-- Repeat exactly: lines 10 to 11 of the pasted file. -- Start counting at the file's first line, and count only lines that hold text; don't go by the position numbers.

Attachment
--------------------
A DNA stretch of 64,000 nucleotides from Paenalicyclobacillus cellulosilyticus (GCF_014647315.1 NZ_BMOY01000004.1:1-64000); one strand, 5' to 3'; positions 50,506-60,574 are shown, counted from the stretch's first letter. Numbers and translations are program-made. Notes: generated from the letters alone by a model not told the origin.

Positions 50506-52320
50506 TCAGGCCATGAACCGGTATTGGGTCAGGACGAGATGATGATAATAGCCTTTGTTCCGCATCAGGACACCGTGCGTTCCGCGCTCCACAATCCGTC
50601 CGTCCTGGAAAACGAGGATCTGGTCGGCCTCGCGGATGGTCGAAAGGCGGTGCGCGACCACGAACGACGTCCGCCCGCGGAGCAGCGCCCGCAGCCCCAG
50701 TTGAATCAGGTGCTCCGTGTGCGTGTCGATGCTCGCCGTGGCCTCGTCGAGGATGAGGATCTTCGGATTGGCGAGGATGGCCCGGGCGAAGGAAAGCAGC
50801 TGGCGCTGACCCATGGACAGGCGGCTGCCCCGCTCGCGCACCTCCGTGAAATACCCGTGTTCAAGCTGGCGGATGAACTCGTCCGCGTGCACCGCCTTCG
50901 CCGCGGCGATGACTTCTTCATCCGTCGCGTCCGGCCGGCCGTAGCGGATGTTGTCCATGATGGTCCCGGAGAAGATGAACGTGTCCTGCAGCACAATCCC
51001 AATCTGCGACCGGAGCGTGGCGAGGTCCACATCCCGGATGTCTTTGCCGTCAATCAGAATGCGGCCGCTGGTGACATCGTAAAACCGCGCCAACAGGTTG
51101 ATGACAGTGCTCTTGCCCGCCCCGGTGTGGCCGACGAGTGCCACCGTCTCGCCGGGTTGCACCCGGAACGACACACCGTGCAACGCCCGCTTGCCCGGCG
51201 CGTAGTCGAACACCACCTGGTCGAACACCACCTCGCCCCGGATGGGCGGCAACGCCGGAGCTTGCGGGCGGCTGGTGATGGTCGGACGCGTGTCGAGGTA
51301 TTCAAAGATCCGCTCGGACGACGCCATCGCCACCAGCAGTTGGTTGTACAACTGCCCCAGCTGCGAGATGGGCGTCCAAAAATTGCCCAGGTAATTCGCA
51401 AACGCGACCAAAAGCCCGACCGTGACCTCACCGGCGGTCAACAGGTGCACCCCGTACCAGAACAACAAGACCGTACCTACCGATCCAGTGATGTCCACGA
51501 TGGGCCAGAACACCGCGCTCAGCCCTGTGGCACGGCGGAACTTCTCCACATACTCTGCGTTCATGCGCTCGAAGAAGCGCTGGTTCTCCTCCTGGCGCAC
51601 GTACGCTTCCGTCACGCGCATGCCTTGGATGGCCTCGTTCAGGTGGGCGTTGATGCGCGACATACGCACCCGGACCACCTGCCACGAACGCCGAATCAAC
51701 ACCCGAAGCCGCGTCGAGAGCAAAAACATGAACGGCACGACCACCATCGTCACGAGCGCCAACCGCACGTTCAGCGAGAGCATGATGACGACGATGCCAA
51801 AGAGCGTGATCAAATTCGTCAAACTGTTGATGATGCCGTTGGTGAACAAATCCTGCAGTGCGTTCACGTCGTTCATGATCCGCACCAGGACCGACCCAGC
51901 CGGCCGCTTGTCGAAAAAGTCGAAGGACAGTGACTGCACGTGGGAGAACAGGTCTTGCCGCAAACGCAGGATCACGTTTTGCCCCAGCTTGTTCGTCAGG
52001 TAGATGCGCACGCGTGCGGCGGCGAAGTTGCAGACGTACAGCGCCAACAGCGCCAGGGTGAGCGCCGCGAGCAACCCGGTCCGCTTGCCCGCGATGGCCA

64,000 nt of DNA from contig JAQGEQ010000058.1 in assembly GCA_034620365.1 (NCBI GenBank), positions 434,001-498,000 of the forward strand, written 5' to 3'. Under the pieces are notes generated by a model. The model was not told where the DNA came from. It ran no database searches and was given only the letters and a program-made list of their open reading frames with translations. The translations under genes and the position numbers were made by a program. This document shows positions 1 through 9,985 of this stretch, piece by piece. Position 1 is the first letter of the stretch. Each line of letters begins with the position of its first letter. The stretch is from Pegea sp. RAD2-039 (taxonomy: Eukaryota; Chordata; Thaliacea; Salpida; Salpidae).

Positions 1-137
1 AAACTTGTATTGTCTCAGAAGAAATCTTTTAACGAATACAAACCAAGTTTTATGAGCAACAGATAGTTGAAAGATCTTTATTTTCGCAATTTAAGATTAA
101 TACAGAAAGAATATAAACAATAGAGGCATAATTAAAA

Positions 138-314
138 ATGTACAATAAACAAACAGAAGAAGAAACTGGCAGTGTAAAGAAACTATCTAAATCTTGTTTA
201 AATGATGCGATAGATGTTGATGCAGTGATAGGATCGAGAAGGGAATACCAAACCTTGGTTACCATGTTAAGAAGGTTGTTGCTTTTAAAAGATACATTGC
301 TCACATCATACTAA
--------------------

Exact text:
51201 CGTAGTCGAACACCACCTGGTCGAACACCACCTCGCCCCGGATGGGCGGCAACGCCGGAGCTTGCGGGCGGCTGGTGATGGTCGGACGCGTGTCGAGGTA
51301 TTCAAAGATCCGCTCGGACGACGCCATCGCCACCAGCAGTTGGTTGTACAACTGCCCCAGCTGCGAGATGGGCGTCCAAAAATTGCCCAGGTAATTCGCA